How to List Installed Packages by Size on CentOS/Fedora/Arch Linux

Sometimes, you may need to keep track of your system's hard drive space especially if it's a cloud instance that's hosted on Amazon EC2, Linode, Digital Ocean or on your physical server.  You may be tempted to think that it's only files and folders that can fill up your space but equally, some installed packages can take up quite a huge volume of space on your drive. In this article, we take a look at how you can find the size of installed packages on RHEL / CentOs 7, Fedora and Arch Linux.

Show size of installed packages RHEL / Centos 7

To find out how much disk space packages in your system occupy, run the command below

rpm -qa --queryformat '%10{size} - %-25{name} \t %{version}\n' | sort -n

From the command above,  the '%10{size}' option aligns the size of the package to the right with a padding of 10 characters. The '%-25{name} aligns the name of the package to the left, padded to 25 characters. The '%{version} indicates the version and 'sort -n' flag sorts the packages according to size from the smallest to the largest in bytes.

Sample output

      3700 - crontabs                    1.11
      3979 - systemd-sysv                219
      4067 - dracut-config-rescue        033
      5134 - perl-macros                 5.16.3
      5711 - selinux-policy              3.13.1
      7732 - python-rhsm-certificates    1.19.10
      8141 - perl-parent                 0.225
     11466 - fipscheck-lib               1.4.1
     13981 - nss-sysinit                 3.28.4
     14193 - python-backports-ssl_match_hostname
     16431 - perl-Text-ParseWords        3.29
     16545 - hardlink                    1.0
     17134 - python-magic                5.11
     18640 - kernel-tools-libs           3.10.0
     19449 - hostname                    3.13

The command will also work for Fedora 22 and later systems and give a similar output.

Find the size of installed packages in ArchLinux

ArchLinux comes with a utility tool called pacgraph that enable a user to output a list of installed packages and the size they occupy in the system. To install pacgraph, run the command below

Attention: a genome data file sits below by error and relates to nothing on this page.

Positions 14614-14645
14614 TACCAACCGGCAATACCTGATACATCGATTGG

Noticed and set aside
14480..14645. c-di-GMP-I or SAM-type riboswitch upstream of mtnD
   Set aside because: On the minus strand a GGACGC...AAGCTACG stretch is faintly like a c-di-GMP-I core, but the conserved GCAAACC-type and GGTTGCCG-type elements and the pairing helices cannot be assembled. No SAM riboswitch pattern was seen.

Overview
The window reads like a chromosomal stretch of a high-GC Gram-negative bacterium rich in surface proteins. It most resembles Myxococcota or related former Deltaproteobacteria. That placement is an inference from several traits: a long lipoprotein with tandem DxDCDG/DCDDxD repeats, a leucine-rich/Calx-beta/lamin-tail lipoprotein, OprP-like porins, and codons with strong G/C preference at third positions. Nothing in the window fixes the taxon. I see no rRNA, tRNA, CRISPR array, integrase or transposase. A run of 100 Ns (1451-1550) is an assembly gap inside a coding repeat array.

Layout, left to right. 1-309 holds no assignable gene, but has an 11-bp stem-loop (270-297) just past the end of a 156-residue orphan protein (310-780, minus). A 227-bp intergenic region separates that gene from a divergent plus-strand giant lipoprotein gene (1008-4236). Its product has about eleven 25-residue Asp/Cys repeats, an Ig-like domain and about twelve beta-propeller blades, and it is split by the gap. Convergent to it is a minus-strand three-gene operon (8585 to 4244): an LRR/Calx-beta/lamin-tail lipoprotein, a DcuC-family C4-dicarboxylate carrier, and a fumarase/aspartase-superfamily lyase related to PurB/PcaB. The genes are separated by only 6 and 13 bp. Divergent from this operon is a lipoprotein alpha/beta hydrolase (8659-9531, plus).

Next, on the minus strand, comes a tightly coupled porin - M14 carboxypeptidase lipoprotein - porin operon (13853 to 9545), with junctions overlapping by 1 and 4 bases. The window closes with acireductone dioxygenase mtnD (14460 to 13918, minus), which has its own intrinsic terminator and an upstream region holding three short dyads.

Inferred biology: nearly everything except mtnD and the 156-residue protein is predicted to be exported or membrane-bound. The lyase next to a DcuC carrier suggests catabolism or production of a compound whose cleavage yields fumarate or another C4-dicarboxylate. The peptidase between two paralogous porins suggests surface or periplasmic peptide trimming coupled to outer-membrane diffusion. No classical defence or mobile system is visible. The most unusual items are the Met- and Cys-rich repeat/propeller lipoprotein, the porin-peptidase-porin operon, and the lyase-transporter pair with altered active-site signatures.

pacman -S pacgraph

After the installation completes, run the pacgraph command to display the output.


Sample Output

Autodetected Arch.
Loading package info
Total size: 730MB
114MB linux
103MB libtool
84MB pacgraph
40MB imagemagick
25784kB ppl
22264kB nmap
17295kB pkgfile

If you are running a GUI instance of ArchLinux, the command will output a PNG or an SVG file to visually represent the results of package installation sizes.

Find the size of installed packages in Fedora using dnf

For Fedora 21 and later distributions, dnf package manager is used in package management. To find out the size of installed packages, run the dnf command below

dnf info package-name

The command will also display additional information about the package e.g Name, Version, release, repo etc. For example, if we want to investigate the space samba package occupies, run

dnf info samba


Available Packages
Name        : samba
Arch        : x86_64
Epoch       : 2
Version     : 4.1.20
Release     : 1.fc21
Size        : 558 k
Repo        : updates
Summary     : Server and Client software to interoperate with Windows machines
URL         :
License     : GPLv3+ and LGPLv3+
Description : Samba is the standard Windows interoperability suite of programs
            : for Linux and Unix.

From above, we can see that the size the package occupies is 558 kilobytes.

Alternatively, during installation of a package, you can use the 'grep' command to retrieve the installed size of a package. The syntax is as shown below.

dnf install package-name | grep -i "Installed size"

To find the size cacti package would take up on the disk, run

dnf install cacti | grep -i "Installed size"


 Installed size: 10 M

Wrapping up, You are welcome to try out the commands and give us some feedback. Thank you.

Jamie Arthur 12:05 am

About Jamie Arthur

Hey, I’m James, a passionate Linux Systems administrator, and a tech enthusiast. I derive immense gratification in conducting research on Linux systems and keeping myself up to date with the latest in the technology world.

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